Low-density lipoprotein (LDL) cholesterol level was calculated according to Friedwald equation. In order to evaluate the insulin resistance status, the Homeostasis Model Assessment (HOMA-IR) was calculated according to the equation: HOMA-IR = [Plasma Glucose (in mmol/L) × Insulin (in μUI/mL)/22.5], using fasting levels.
Metabolic Syndrome Diagnosis
Metabolic syndrome was diagnosed according to NCEP-ATPIII criteria (National Cholesterol Education Program (NCEP) Expert Panel on Detection, Evaluation, and Treatment of High Blood Cholesterol in Adults (Adult Treatment Panel III), 2002), which defines metabolic syndrome when three or more of the following criteria are present: 1, waist circumference ≥88 cm; 2, triglycerides ≥150 mg/dL; 3, HDL < 50 mg/dL; 4, fasting plasma glucose concentration ≥100 mg/dL; 5, arterial blood pressure ≥130/85 mmHg.
Venous Occlusion Plethysmography
Studies were carried out in a quiet temperature-controlled room (21 ± 1°C) with the subjects in supine position. Forearm blood flow (FBF), in mL.100 mL−1 forearm volume.min−1, was measured by mercury-in-silastic strain gauge venous occlusion plethysmograph (Hokanson EC6, D.E. Hokanson, Bellevue, WA, USA) placed in the point of maximal circumference of the non-dominant forearm, which was maintained at the level of the heart. Drugs or normal saline were continuously infused at 1.0 mL.min−1 into the ipsilateral brachial artery through a 27 SWG needle introduced under local anesthesia (1 mL of 1% lidocaine). After arterial needle insertion, subjects were allowed to rest for 30 min before any flow measurement.
Endothelial and vascular smooth muscle cell functions, as depicted by vascular reactivity, were evaluated measuring FBF responses to intra-arterial infusion of three increasing doses of endothelium-dependent [acetylcholine (Ach) 7.5, 15, and 30 μg.min−1] and independent [sodium nitroprusside (SNP) 2, 4, 8 μg.min−1] vasodilators, in this order. Each dose was infused for 5 min and FBF was recorded during the last 2 min of infusion. Prior to initiation of Ach and SNP, normal saline was infused for 20 min, and then blood flow measurements were taken to establish resting control values (baseline). This allowed an interval of 20 min between Ach and SNP infusions.
During the recording periods, hand circulation was excluded by inflating a wrist cuff to suprasystolic pressure 1 min before flow measurement. The upper arm congesting cuffs were intermittently inflated to 40 mmHg for 10 s in 15 s cycles to temporally occlude venous return, producing five flow measurements (slopes). Venous occlusion plethysmography apparatus was connected to an analog-to-digital converter (PowerLab 8/35, AD Instruments, Castle Hill, Australia) and data were recorded directly onto computer for later analysis with LabChart Pro 8 software (AD Instruments, Castle Hill, Australia). The first flow measurement was always excluded and the mean of the remaining four measurements in each recording period was used for data analysis. Responses to each dose of Ach or SNP were summed and analyzed as Cumulative FBF, which represents an integrated measurement of the cumulative response to the progressive doses of each vasodilator.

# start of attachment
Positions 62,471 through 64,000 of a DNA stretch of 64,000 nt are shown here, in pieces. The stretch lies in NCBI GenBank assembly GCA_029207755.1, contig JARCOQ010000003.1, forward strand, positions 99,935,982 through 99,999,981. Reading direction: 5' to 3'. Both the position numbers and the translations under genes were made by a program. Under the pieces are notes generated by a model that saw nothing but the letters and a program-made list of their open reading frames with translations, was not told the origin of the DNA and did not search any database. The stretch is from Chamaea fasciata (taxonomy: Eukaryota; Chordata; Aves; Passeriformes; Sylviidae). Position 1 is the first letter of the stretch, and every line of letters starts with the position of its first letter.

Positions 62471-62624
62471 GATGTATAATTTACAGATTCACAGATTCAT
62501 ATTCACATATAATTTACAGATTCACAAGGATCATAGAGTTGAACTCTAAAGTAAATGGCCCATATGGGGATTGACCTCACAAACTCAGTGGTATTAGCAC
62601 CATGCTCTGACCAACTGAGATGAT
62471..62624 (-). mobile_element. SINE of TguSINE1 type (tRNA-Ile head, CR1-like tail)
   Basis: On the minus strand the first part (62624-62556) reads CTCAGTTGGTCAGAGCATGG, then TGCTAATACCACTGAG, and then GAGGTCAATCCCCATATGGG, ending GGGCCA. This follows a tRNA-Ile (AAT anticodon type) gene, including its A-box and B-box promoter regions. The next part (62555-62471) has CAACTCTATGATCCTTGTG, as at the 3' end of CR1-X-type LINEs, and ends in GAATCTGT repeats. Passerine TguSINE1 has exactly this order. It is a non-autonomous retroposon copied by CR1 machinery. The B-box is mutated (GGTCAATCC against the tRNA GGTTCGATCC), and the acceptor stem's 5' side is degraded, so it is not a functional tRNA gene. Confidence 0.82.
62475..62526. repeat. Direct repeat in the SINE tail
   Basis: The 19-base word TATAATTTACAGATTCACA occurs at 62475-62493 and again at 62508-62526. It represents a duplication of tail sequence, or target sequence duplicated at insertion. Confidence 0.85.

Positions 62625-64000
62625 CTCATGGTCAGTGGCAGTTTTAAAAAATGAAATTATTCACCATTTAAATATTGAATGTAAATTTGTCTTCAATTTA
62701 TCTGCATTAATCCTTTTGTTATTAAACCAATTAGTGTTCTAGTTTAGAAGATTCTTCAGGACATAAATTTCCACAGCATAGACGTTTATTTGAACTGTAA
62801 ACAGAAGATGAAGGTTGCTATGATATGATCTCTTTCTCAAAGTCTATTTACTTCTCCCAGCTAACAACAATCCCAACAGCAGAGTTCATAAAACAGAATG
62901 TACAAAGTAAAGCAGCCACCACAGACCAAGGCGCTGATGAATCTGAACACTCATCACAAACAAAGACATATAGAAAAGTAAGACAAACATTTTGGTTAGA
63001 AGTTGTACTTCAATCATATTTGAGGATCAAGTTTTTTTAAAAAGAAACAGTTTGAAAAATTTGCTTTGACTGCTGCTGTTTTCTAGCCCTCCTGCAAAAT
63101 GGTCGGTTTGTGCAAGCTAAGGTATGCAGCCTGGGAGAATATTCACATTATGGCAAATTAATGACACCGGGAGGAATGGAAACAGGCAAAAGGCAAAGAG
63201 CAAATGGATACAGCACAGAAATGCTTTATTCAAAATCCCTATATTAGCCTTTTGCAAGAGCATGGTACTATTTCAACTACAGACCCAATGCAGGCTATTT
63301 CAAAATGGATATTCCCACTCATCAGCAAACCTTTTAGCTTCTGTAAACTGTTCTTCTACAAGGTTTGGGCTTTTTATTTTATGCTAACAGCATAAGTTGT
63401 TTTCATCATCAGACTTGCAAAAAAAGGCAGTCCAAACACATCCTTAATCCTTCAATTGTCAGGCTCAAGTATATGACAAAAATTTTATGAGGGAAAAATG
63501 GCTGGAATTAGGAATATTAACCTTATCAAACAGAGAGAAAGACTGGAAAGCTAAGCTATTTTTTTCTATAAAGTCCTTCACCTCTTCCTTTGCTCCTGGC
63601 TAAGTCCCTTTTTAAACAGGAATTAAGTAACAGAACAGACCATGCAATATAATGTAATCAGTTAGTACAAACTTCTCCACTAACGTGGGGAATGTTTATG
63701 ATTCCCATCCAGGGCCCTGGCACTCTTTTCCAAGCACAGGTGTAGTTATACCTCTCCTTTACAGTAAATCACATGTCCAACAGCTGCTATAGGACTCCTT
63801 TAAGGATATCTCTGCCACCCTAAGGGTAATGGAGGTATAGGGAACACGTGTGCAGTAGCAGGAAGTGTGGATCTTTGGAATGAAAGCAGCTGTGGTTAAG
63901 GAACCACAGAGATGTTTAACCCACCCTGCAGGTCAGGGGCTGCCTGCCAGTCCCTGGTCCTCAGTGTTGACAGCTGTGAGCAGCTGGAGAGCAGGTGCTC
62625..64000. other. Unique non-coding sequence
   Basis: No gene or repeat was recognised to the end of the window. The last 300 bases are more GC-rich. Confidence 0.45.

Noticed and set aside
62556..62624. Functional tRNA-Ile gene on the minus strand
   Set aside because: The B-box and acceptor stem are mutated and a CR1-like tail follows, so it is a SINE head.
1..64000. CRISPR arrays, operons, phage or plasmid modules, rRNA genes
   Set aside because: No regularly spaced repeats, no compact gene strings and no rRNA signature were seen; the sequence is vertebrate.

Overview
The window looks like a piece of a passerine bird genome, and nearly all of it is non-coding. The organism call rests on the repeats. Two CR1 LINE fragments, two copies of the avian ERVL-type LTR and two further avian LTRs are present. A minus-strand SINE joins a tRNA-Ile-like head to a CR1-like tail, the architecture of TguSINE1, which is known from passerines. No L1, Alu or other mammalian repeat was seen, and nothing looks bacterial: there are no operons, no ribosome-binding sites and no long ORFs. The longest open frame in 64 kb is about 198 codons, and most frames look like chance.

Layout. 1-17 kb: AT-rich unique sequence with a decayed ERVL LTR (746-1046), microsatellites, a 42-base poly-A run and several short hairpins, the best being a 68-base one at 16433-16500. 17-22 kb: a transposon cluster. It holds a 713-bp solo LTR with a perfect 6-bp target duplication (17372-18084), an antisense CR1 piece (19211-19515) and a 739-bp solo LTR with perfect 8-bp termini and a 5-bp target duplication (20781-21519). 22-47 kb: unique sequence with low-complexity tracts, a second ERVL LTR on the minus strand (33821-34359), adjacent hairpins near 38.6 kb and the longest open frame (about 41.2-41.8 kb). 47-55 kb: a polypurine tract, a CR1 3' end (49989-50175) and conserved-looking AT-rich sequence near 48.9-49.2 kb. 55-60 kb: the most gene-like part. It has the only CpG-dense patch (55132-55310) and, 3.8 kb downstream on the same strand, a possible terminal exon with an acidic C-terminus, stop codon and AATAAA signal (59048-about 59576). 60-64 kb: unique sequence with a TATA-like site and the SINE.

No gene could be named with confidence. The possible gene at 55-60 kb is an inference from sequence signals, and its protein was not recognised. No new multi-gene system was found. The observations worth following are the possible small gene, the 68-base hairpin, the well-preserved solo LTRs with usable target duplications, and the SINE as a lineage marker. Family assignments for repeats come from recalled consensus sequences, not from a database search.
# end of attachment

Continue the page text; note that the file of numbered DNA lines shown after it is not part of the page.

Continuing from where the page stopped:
During FBF measurement, arterial blood pressure was measured in contralateral arm using a semiautomated oscillometric device (LifeWindow LW6000, Digicare Biomedical Technology, West Palm Beach, FL, USA).
Results are expressed as means ± standard deviation of the mean (SD) for each group, unless otherwise noted. Statistical comparisons of normally distributed variables were performed using One-Way ANOVA, whereas Kruskal-Wallis test was used for other variables. When appropriate, an adequate test was used for post-hoc analysis: Bonferroni method or Dunn's multiple-comparisons. We also have performed univariate and multiple regression analysis of cumulative FBF responses to intra-arterial infusion of vasodilators in relation to other study variables or set of variables in order to find significant correlations and to perform confounder-adjusted analysis. Spearman correlation coefficients and p-values were calculated for univariate analysis. All statistical analyses were performed using Stata 10.1 (StataCorp, College Station, TX, USA) and GraphPad Prism 6.03 (GraphPad Software, La Jolla, CA, USA) and the significance level was set as p < 0.05 for a two-tailed test.